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teacher learns how to burn a Linux OS iso to a usb stick, he / she then teaches students how to create a usb stick with persistence.

teaches students the ability to think and do, and acquire the necessary methods to have to learn to show responsibility by not losing the usb stick. etc...

ages 9 to ....

yes I believe a nine year old can learn the basics in this if he or she is given the proper guiding instructions.

Last edited by BW-userx; 01-11-2019 at 09:49 AM.
 
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Old 01-11-2019, 09:51 AM   #9
jsbjsb001
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Quote:
Originally Posted by snowpine View Post
I agree with this, especially if the computers are the students' property and not the school's property. You have to think ahead to what happens at the end of the semester. A virtual machine install is much easier to put everything back the way it was.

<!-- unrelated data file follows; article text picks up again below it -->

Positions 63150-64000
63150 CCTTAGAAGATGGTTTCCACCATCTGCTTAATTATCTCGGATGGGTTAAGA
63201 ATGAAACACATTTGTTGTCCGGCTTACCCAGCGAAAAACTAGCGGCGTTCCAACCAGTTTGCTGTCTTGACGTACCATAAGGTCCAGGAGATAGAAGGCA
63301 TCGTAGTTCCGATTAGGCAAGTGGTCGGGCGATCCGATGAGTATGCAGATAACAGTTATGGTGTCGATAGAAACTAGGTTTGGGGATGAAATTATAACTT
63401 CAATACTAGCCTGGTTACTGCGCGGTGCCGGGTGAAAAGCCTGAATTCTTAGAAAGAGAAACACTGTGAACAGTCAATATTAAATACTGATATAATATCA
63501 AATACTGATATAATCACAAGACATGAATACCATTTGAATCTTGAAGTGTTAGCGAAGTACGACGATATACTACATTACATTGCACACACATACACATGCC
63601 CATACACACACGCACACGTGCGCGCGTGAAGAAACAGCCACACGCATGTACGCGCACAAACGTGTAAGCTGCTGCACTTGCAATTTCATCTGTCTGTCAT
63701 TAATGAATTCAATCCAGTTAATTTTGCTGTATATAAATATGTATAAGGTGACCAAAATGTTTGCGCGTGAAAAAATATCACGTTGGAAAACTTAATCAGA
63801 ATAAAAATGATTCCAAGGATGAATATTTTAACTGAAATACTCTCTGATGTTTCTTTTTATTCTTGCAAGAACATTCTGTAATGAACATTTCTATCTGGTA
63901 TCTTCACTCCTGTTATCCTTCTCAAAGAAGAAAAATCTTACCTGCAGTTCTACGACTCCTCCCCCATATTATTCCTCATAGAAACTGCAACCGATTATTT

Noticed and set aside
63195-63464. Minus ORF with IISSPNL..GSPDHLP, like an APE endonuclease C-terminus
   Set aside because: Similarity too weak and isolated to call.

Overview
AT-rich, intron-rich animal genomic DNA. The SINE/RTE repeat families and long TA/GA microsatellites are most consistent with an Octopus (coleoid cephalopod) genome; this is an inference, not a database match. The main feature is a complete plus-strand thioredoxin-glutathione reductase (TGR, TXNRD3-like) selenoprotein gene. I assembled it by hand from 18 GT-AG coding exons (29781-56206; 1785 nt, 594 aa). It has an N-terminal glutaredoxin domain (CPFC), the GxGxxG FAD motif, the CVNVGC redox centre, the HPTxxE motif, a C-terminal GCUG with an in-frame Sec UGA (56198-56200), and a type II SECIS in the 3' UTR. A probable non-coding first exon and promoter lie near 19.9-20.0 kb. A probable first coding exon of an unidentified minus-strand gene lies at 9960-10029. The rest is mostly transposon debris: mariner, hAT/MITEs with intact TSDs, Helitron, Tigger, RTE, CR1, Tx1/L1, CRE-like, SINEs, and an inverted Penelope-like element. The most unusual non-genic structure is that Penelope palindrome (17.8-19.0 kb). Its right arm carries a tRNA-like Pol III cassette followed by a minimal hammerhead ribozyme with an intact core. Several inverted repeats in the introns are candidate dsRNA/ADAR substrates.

And they can backup the VM too, then if they break it, they can just restore it just as easily, and/or use snapshots depending on the VM software.

Last edited by jsbjsb001; 01-11-2019 at 09:53 AM. Reason: spelling
 
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Old 01-11-2019, 09:59 AM   #10
snowday
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Another nice thing about the VM method is that it will work equally well if some of the students have MacBooks.
 
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Old 01-11-2019, 10:03 AM   #11
BW-userx
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bigger HDD's and over priced laptops (every bodies), must be rich kids school. Don't think about the ones that maybe limited to a laptop that has them 32GB makeshift microsd card hard drives. I'd love to see someone have windows on it and VBox and a full install of another OS. With the CPU kicking along like its no ones business.
 
Old 02-09-2019, 06:55 PM   #12
linux91
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Raspberry Pi. It was built for educational purposes. $35 US adafruit.com
Separate/protect hardware against inadvertent damage to the Windows machines while exploring.
The support hardware, ex. keyboard, monitor, and network connections, can be temporarily re-purposed from the Windows box, then returned after the students have finished their foray into linux. RPi has extensive add-on capability to explore hardware and software projects.

Last edited by linux91; 02-09-2019 at 07:02 PM.